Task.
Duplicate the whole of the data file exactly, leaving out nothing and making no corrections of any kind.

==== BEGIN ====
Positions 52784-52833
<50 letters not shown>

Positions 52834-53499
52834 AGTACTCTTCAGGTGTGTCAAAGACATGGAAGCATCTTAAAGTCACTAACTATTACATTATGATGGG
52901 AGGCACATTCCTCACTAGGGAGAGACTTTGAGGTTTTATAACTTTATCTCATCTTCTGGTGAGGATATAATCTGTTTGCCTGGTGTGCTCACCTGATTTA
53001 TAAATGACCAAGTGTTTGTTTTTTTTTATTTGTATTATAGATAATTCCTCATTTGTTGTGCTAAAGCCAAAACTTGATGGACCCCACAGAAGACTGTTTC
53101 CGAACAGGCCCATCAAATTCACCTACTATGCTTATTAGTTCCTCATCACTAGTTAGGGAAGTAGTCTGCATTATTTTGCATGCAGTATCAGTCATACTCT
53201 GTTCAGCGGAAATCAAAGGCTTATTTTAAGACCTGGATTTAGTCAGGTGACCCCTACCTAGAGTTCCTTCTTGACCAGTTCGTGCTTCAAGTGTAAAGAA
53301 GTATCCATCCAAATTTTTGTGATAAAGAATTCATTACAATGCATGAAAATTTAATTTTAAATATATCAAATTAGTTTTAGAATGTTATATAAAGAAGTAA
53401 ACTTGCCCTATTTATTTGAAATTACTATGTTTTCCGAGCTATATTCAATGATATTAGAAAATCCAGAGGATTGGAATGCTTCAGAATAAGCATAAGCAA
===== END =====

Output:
Positions 52784-52833
<50 letters not shown>

Positions 52834-53499
52834 AGTACTCTTCAGGTGTGTCAAAGACATGGAAGCATCTTAAAGTCACTAACTATTACATTATGATGGG
52901 AGGCACATTCCTCACTAGGGAGAGACTTTGAGGTTTTATAACTTTATCTCATCTTCTGGTGAGGATATAATCTGTTTGCCTGGTGTGCTCACCTGATTTA
53001 TAAATGACCAAGTGTTTGTTTTTTTTTATTTGTATTATAGATAATTCCTCATTTGTTGTGCTAAAGCCAAAACTTGATGGACCCCACAGAAGACTGTTTC
53101 CGAACAGGCCCATCAAATTCACCTACTATGCTTATTAGTTCCTCATCACTAGTTAGGGAAGTAGTCTGCATTATTTTGCATGCAGTATCAGTCATACTCT
53201 GTTCAGCGGAAATCAAAGGCTTATTTTAAGACCTGGATTTAGTCAGGTGACCCCTACCTAGAGTTCCTTCTTGACCAGTTCGTGCTTCAAGTGTAAAGAA
53301 GTATCCATCCAAATTTTTGTGATAAAGAATTCATTACAATGCATGAAAATTTAATTTTAAATATATCAAATTAGTTTTAGAATGTTATATAAAGAAGTAA
53401 ACTTGCCCTATTTATTTGAAATTACTATGTTTTCCGAGCTATATTCAATGATATTAGAAAATCCAGAGGATTGGAATGCTTCAGAATAAGCATAAGCAA